Ecology major Todd Pierson has received a National Geographic Young Explorers grant to travel to China to study what may prove to be a new species of giant salamander. Pierson’s work will not only add to the world’s knowledge about these salamanders, but could also help guide China’s policies for conserving them.
Pierson, an Honors student and Udall Scholar from Zionsville, Indiana, has travelled the world pursuing his interest in salamanders. He has worked in Europe, Central America, the Middle East, and, closer to home, in Stephens County, Georgia, where he researched a salamander species that was first described in 2009. Pierson will use his Young Explorers grant to study a little-known population of giant salamanders in a remote region of China’s Qinghai province.
The Chinese Giant Salamander, Andrias davidianus, which can grow to six feet in length, is the largest amphibian in the world. Found in eastern China, it is a traditional food source that is now commercially farmed. In the wild, however, it is in serious decline due to overharvesting and habitat degradation, and is listed on International Union for Conservation of Nature’s Red List of Threatened Species as critically endangered.
According to Pierson, scientists who’ve studied Chinese Giant Salamanders from different river basins suspect that Andrias davidianus is actually several distinct species, based on genetic evidence. Separate species that appear indistinguishable from one another but can’t interbreed are known as cryptic species. “Recognizing and describing these cryptic species is not mere semantics,” said Pierson. “It drives conservation.” Scientists may not realize that a species is at risk of extinction if they believe it has a much larger population and range than it really does, he explained.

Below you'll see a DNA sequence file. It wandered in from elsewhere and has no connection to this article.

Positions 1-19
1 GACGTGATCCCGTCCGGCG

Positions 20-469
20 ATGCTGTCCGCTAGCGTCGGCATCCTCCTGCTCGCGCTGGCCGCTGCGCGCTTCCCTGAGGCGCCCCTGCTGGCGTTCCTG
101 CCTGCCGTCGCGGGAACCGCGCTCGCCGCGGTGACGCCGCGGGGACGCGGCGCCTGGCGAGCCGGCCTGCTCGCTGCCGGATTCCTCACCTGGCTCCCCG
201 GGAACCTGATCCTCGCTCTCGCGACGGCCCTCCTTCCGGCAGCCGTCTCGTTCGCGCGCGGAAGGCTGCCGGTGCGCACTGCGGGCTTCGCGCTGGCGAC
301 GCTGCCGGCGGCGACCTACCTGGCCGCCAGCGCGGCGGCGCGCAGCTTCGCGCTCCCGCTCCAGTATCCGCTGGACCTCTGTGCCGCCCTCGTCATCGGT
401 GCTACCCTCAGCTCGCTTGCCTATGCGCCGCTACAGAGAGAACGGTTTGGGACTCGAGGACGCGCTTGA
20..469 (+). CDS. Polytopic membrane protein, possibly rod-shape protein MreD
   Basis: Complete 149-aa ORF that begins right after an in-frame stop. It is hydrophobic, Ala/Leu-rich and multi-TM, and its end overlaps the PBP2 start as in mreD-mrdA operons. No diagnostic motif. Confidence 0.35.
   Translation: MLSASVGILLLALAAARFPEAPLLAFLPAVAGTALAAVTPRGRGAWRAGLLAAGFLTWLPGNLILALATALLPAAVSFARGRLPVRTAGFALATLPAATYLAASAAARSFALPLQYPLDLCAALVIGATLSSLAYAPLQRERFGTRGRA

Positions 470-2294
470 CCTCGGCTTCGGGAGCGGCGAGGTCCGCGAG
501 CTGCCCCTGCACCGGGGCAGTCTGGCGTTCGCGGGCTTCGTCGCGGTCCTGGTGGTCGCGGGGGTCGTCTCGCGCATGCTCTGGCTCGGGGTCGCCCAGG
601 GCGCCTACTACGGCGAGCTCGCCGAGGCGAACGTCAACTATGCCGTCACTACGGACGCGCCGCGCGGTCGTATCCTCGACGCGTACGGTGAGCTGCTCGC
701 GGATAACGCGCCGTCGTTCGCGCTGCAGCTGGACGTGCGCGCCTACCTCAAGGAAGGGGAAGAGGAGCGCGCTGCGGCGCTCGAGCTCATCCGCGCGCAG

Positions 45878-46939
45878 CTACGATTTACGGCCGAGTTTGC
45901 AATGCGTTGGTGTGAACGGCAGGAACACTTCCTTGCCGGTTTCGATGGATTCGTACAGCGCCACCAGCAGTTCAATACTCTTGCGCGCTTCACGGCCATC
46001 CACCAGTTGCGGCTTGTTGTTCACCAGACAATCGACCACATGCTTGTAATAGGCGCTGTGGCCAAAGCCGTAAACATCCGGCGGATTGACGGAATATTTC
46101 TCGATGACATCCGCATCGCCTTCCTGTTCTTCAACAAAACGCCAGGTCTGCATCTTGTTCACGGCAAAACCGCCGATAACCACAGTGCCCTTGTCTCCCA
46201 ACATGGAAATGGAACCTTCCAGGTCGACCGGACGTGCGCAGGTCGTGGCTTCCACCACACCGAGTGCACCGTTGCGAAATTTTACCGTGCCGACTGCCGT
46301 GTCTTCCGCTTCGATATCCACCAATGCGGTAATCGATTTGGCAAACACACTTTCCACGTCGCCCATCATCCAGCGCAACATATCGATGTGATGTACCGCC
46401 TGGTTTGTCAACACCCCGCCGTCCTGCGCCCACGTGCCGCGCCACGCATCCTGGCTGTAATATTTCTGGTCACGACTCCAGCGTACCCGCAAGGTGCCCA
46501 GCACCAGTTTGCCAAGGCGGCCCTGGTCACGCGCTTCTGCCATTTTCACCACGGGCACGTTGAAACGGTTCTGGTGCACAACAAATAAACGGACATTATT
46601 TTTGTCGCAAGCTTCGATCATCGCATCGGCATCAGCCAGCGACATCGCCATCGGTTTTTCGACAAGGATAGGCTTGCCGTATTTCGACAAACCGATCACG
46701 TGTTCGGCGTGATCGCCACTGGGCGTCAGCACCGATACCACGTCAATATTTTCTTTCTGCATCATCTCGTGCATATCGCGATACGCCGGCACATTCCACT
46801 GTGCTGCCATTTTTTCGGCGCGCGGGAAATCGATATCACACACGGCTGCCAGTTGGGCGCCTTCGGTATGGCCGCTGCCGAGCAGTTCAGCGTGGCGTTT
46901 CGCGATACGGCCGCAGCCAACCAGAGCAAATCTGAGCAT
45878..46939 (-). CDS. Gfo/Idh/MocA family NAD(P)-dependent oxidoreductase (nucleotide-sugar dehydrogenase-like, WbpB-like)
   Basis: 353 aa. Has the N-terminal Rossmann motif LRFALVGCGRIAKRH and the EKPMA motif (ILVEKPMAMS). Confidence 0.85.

Pierson, working with Theodore Papenfuss of the University of California, Berkeley, and Jing Che of the Kunming Institute of Zoology, will be looking for evidence of a distinct species of giant salamander in Qinghai Province on the Tibetan Plateau, an area geographically isolated from other known populations. The impetus to look for salamanders there comes from a single specimen in the Northwest Plateau Institute of Biology of the Chinese Academy of Sciences.
Pierson and his colleagues will analyze and compare the DNA of tissue samples they collect with tissue samples of Chinese Giant Salamanders from other areas. This will allow them to determine whether the Qinghai population is indeed a distinct species.
“If this disjunct population is significantly genetically divergent from the rest of Andrias davidianus, we will designate it a new species,” said Pierson. “While China currently has several preserves established to conserve Andrias davidianus, they are designed with neither population variation nor cryptic diversity in mind,” he said, adding that this discovery could guide China’s policies for Andrias conservation.
"Cataloging the taxonomy of our planet is tough, important work,” said John Gittleman, dean of the Odum School of Ecology. “It's extremely rare that an undergraduate is involved in such cutting edge research, and because of this, National Geographic has made an investment in Todd's field studies. Certainly, Todd will be one of the leaders in conservation and management of the world's biodiversity.”